Program Matches Inmates With Service Dogs In-Training And Changes Lives

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Most associations can only hope to have half the success of VetDogs, but this program alone changes three different sets of lives: veterans, prisoners and service dogs.

 

inmates_service_dogs_veterans_1Source: TODAY

 

What started in 2003 as a side project for the Guide Dog Foundation has become it's own entity.

 

The need for service dogs for veterans has dramatically increased in the past few years. Faster than they could keep up with, so instead of making them wait longer, they came up with a new solution.

 

The program matches inmates at one of 12 participating prisons on the East Coast with a five-month-old guide dog puppy.

 

inmates_service_dogs_veterans_4Source: TODAY

 

The inmates are specially chosen based on their disciplinary record, sentence and crime committed.

 

At Enfield Medium Security Correctional Facility, 600 of the 720 prisoners applied to be a part of the program, and only 10 are chosen.

 

These inmates spend almost 24 hours a day with their canine companions, training them and caring for them.

 

inmates_service_dogs_veterans_3Source: TODAY

 

Enfield correctional counselor Joe Timbro told TODAY:

 

It really helps the inmates with patience and problem-solving skills. A lot of these guys don't know how to process their emotions, or they've never had to care for something like a dog before, so this teaches them those skills.

 

The fact that they can spend so much time with the dogs means that the training goes much quicker. Instead of two to five years, they are done with training in one, dramatically increasing the number of veterans who get their service animals.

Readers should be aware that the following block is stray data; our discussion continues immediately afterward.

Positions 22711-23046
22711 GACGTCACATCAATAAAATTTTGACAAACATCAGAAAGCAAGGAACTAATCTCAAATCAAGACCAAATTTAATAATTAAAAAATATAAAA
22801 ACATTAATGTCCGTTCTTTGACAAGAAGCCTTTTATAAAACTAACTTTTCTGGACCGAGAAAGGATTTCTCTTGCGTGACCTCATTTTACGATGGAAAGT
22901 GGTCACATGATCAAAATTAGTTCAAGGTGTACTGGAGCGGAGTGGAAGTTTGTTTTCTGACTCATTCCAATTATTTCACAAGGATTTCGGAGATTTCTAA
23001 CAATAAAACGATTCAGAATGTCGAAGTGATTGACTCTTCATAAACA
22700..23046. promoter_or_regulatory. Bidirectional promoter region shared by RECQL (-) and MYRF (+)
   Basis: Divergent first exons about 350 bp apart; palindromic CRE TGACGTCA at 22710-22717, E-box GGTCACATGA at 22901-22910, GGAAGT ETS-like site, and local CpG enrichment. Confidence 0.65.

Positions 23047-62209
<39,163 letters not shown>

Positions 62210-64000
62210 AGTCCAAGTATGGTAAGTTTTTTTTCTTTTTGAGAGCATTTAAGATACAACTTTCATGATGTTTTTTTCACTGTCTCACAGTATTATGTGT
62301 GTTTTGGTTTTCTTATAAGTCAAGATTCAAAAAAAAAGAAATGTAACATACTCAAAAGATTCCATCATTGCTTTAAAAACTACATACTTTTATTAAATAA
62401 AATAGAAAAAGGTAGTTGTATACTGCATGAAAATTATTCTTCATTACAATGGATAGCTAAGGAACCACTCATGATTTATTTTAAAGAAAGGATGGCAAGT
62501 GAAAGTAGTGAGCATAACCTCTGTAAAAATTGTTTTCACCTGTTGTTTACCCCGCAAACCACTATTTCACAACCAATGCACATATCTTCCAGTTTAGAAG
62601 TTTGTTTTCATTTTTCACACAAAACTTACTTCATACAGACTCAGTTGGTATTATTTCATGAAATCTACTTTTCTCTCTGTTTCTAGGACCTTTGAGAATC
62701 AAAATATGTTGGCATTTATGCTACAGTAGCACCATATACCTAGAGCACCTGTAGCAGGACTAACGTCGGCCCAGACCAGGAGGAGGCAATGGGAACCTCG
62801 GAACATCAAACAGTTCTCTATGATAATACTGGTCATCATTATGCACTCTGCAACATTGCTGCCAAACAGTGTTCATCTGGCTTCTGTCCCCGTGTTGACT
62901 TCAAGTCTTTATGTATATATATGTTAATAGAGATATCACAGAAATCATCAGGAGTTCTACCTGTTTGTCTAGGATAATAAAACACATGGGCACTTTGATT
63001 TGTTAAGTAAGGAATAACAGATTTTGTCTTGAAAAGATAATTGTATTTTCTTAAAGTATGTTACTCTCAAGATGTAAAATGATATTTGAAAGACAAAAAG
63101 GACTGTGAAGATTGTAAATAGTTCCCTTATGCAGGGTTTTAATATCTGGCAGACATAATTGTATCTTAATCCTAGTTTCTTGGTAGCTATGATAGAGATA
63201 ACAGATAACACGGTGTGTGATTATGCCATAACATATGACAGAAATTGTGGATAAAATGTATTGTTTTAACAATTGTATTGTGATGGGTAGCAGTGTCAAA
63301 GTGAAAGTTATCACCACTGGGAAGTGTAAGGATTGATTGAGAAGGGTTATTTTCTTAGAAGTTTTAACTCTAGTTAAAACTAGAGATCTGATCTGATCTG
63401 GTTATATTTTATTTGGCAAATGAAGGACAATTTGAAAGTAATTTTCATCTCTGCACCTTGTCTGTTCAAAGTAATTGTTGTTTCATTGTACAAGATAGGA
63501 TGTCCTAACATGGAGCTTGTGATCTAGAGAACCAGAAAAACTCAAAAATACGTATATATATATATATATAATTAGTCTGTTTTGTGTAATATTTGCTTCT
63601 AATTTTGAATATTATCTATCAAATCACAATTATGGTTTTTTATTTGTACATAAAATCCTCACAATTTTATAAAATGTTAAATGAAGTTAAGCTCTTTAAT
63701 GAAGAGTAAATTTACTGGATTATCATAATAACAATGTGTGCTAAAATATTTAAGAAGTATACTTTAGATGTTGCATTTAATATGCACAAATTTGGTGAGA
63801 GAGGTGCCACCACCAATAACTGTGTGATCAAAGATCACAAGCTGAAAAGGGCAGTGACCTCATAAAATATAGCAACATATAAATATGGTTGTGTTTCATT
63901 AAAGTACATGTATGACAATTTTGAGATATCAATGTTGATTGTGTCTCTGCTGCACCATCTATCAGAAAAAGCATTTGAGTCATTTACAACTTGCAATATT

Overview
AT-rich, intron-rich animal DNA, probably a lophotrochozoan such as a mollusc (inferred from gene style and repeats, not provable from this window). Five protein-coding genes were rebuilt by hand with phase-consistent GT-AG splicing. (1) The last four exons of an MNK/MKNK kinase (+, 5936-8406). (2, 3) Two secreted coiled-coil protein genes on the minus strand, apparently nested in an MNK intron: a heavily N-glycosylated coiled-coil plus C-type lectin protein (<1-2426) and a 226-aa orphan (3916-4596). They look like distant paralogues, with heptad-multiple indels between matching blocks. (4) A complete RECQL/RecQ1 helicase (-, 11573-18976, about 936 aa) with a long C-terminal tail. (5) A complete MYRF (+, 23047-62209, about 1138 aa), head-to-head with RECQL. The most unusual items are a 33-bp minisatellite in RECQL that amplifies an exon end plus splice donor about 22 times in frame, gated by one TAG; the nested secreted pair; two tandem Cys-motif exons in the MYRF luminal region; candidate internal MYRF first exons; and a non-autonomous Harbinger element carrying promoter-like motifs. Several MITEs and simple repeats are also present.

The handlers who help with the training also receive numerous benefits. An inmate named Tyrel described the impact it's had on his self-esteem:

 

Being given the opportunity to — and being entrusted with a dog, to train and to work with other people, it makes you feel good, and it makes you see that you can be given another opportunity.

 

inmates_service_dogs_veterans_2Source: TODAY

 

Enfield has an 85% rate of re-incarceration after prisoners get released, but for those in the VetDogs program, that number drops to 25%.

 

Mark Tyler, who runs the training program at Enfield explained:

 

(The dog) doesn’t care what that person did in the past. He doesn’t make those judgments. He cares who they are today. Is he honest today? Is he trustworthy? Does he keep that puppy safe? I think because (the dog) doesn’t pass those judgments, that type of relationship is likely one that is very valued at a prison.

 

Thanks to this program, which is entirely funded by donations and grants, veterans get a new lease on life, where they feel protected and comforted.

 

Source: TODAY

 

Animals changing numerous lives, one at a time.

 

To help support the VetDog program you can donate to them, here.

 

Watch the full video about the organization below:

 

 

H/t: TODAY

 

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